North-West Pacific and the Himalayas: Earthquakes 27 February-5 March 2013

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U.S. Earthquakes

Constructive plate boundaries are characterised by many small earth tremors. image credit: USGS

Constructive plate boundaries are characterised by many small earth tremors. image credit: USGS

In the USA (excluding Alaska) the largest tremor was an M5.1 recorded offshore in southern Oregon, where the remnant Juan de Fuca plate (divided into a number of smaller microplates) is being subducted beneath the North American plate; part of the process that gives rise to the Rocky Mountain chain. (It is this mountain-building process that is likely to be responsible for the earthquakes this week in Wyoming, Nevada and California.)

The earthquake was not, however, caused by the subduction process but rather by the extensive faulting associated with fracture zones at the seaward edge of the plate. Here it is separating from the Pacific plate as new ocean crust is created: As a result, the spreading zones drive the edges of the two plates apart. The causes of this earthquake, therefore, are constructive, whereas an earthquake at the leading edge of the plate would be caused by subduction.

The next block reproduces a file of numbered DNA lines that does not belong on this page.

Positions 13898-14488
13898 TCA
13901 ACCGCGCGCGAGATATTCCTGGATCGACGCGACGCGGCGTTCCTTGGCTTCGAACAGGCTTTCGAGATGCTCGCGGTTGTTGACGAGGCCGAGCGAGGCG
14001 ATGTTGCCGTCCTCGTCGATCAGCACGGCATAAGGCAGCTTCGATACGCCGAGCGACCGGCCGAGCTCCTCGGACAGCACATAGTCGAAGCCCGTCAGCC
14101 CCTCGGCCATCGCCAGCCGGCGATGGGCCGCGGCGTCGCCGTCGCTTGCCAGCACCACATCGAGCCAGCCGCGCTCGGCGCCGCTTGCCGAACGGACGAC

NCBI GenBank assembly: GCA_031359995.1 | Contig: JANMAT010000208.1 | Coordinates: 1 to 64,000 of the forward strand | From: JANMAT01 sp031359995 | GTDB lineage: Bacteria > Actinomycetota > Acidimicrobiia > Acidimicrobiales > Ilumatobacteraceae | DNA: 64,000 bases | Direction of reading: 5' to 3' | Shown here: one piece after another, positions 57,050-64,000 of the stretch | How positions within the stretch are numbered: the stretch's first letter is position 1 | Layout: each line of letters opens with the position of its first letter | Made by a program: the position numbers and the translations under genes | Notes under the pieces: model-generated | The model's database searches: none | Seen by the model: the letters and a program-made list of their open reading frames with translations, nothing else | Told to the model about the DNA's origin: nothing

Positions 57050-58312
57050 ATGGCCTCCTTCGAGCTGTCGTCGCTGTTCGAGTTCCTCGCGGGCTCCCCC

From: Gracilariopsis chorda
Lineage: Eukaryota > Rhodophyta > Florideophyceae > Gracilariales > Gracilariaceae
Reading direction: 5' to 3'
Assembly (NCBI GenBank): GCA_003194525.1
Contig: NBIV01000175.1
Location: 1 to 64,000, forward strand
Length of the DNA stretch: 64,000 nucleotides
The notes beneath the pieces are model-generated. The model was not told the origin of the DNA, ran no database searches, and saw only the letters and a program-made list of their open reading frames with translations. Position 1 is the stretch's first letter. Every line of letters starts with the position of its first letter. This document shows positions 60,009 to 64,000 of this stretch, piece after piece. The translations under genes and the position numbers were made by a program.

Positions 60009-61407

Constructive and Destructive: This Week’s Earthquakes

The seismic pattern of this week clearly demonstrates that earthquakes, though mainly associated with destructive margins (subduction zones) are also a key part of constructive zones, whether those zones are those of collision and uplift, or of the creation of new oceanic crust.

Sources

USGS. Real time earthquake map. (2013). Accessed 5 March 2013.

Yeats, R. Active Faults of the World. (2012). Cambridge University Press.

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